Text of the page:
The disgraced former prime minister of Malta can’t seem to decide whether a comment suggesting that his administration “blew up” journalist Daphne Caruana Galizia is libellous or whether he might better avoid taking the witness stand to be questioned about it.
The former prime minister was suing a lawyer – a vocal critic of the government – for a comment made on a year-old Facebook post.
The lawyer had shared a video interview of the former prime minister’s wife Michelle Muscat in which she said: “When I heard the news about what happened to her [Daphne Caruana Galizia], I think I was more sorry than her own family. Her family could go on to make her a saint; but at the time I said to myself: ‘Now I will have to live with her lies’.”
Above the video he shared on Facebook, lawyer Christian Grima wrote, “Your husband blew her up, Michelle. That’s what happened to her.”
It isn’t clear why Muscat waited so long to sue, or what his purpose was, but the fact that the public inquiry into the journalist’s assassination found the Maltese State — and Muscat’s entire Cabinet — responsible for her death couldn’t help his defence.
Neither could a resolution adopted by the European Parliament condemning “Labour [Party] patronage” in the journalist’s assassination.
Muscat’s libel case against the lawyer was dropped by the court when he failed to appear on three consecutive occasions at the proceedings he had instituted.
The former prime minister took to Facebook shortly afterwards, first claiming an oversight — his lawyer was abroad that day — and later insisting he was the victim of a devious legal technique used by the defence to have the case dismissed.
Muscat was making disingenuous reference to an article of civil procedure which allows the defendant to ask the court to strike off a case when the plaintiff fails to appear. Accumulated costs must then be paid by the defaulting plaintiff.
Contrary to Joseph Muscat’s victim stance, the only devious technique at play here is the tried-and-true ploy of Maltese politicians using frivolous libel suits to avoid questions and to present the illusion of innocence, only to drag the case on for years and then drop it before a resolution can be reached.
The same strategy was used by former Economy Minister Chris Cardona against the slain journalist when she reported that he had been seen at a German brothel while on EU business.
Cardona opened four libel suits against the journalist, asking the court to freeze her bank accounts up to the amount of €47,000 — a situation that persisted right up to her murder. The defendant countered by subpoenaing the minister’s mobile phone records, which would provide definitive proof of whether her claims were true.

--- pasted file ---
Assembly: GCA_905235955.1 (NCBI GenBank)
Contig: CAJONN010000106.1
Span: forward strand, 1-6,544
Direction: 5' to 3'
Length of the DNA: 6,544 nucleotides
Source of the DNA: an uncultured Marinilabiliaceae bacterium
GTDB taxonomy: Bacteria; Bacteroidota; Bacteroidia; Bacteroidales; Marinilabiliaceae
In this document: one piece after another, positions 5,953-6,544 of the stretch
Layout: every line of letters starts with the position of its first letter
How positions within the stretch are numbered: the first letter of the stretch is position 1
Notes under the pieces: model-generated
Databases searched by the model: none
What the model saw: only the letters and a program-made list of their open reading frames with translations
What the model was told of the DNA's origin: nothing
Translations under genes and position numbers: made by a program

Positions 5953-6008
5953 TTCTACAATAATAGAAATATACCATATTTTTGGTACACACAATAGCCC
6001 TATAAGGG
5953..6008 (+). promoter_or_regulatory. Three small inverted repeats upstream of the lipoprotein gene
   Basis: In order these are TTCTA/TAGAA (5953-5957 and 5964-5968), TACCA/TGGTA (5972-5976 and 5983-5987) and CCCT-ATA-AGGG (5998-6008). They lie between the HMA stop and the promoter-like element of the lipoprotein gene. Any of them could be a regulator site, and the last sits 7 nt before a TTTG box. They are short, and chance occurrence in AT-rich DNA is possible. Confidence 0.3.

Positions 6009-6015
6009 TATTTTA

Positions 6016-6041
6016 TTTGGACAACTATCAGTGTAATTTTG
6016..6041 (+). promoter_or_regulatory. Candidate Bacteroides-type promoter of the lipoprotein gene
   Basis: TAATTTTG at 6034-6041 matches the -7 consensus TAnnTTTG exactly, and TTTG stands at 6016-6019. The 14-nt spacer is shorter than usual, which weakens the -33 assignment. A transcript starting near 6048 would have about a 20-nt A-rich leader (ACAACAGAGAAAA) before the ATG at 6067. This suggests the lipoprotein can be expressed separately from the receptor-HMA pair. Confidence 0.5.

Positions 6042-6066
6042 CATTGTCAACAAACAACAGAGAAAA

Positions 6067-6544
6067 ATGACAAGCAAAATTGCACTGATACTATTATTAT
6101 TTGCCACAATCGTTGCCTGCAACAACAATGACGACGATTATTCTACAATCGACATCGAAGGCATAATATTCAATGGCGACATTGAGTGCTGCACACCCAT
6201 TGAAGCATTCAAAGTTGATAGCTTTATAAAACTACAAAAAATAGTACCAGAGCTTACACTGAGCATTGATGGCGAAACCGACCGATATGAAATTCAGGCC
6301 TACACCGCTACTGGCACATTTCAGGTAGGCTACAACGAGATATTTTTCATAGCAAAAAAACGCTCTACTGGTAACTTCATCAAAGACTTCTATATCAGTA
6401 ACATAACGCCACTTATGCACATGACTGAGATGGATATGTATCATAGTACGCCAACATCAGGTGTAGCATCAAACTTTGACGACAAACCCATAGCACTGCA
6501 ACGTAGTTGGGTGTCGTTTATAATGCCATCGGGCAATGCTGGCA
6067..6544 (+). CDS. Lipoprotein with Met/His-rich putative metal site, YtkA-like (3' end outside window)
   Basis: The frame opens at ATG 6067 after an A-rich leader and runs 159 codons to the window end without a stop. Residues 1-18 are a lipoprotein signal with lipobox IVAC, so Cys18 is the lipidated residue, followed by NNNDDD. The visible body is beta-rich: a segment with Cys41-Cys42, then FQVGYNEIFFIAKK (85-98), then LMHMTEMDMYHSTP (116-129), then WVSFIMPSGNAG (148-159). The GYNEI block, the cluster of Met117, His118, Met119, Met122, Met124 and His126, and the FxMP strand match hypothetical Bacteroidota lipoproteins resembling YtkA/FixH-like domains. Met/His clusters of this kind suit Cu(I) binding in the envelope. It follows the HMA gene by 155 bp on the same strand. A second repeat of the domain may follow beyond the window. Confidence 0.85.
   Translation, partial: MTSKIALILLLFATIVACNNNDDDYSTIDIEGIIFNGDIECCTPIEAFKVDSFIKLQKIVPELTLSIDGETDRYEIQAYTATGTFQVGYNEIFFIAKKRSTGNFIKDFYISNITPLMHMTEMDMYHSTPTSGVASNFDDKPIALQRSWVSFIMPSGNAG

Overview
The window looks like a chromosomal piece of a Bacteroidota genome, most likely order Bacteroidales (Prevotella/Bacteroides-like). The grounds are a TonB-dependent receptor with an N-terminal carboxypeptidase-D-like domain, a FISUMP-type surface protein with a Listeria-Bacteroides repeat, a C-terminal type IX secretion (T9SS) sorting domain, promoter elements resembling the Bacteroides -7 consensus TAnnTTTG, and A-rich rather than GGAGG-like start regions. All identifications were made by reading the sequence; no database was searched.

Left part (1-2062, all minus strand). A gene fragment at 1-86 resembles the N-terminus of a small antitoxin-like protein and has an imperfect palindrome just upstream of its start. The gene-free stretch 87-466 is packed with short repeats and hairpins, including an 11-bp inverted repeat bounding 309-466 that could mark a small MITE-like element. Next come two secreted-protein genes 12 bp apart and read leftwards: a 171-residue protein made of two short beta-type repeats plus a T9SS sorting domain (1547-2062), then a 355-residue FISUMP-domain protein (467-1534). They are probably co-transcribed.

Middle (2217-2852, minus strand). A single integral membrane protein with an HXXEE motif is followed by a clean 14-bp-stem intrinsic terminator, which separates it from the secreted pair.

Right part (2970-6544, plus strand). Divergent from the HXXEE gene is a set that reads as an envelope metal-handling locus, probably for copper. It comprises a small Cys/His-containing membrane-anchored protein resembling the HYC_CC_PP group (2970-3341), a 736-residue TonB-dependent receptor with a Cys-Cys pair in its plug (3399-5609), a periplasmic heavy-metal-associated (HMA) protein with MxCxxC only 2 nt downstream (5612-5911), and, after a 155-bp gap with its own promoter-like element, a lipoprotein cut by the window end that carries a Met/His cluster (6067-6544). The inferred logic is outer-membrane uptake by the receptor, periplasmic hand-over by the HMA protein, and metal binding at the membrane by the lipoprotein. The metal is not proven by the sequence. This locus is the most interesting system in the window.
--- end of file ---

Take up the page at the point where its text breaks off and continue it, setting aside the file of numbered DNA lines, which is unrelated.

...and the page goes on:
The minister avoided and stalled, dragging the case on for over a year until it was finally dropped by the courts before the key evidence could be heard.
Daphne Caruana Galizia wasn’t alone in being targeted by such lawsuits.
Former Minister Konrad Mizzi and former chief of staff Keith Schembri dropped their suits against the then leader of the Opposition to avoid potentially damning questions under oath about offshore structures they had opened days after being elected to power.
Schembri also dropped a libel suit against The Malta Independent over an article that said one of his offshore companies received a large sum of money while he was in government.
While options should be available for individuals to defend their reputations in court — including politicians — the low bar for initiating libel suits in Malta, paired with low costs to the plaintiff and a court system where cases can take years to resolve, has made vexatious libel suits a convenient tool for those who want to intimidate journalists and silence critics.
Attempts have been made to remedy this situation. The 2018 Media and Defamation Act included defamation laws, abolished criminal libel, and absorbed slander into the action for defamation.
It also attempted to avoid disproportionate restrictions on journalists by encouraging the use of dispute resolution mechanisms such as the right of reply, voluntary clarifications, mediation, and other means of avoiding litigation.
Unfortunately, this hasn’t stopped politicians like Joseph Muscat from using the courts to pursue his critics — courts to which he had the power to appoint judges.
The board of the public inquiry into Daphne Caruana Galizia’s assassination has called for improvements to the Media Defamation Act “to eliminate the possibility of frivolous libel cases filed against journalists by public office holders who have a duty to defend the right to free expression.”
It is also said, “there are no grounds for libel lawsuits against journalists to continue after their death.”
Yet the former prime minister still refuses to retract his libel suit against the slain journalist four years after she was brutally murdered on his watch, and that suit has now been passed to her family.
Full implementation of the public inquiry’s conclusions would go a long way towards improving the safety of journalists in Malta while ensuring that citizens have full access to information that is in the public interest.
Unfortunately, nothing has been done to implement those recommendations more than four months after the conclusions were published, and Prime Minister Robert Abela has not committed to a timeline for doing so, saying his government is holding meetings with stakeholders to discuss them.
The following project is weekly Maltese Roundups prepared by The Shift News (Malta) offering the latest news in the Daphne Caruana Galizia case.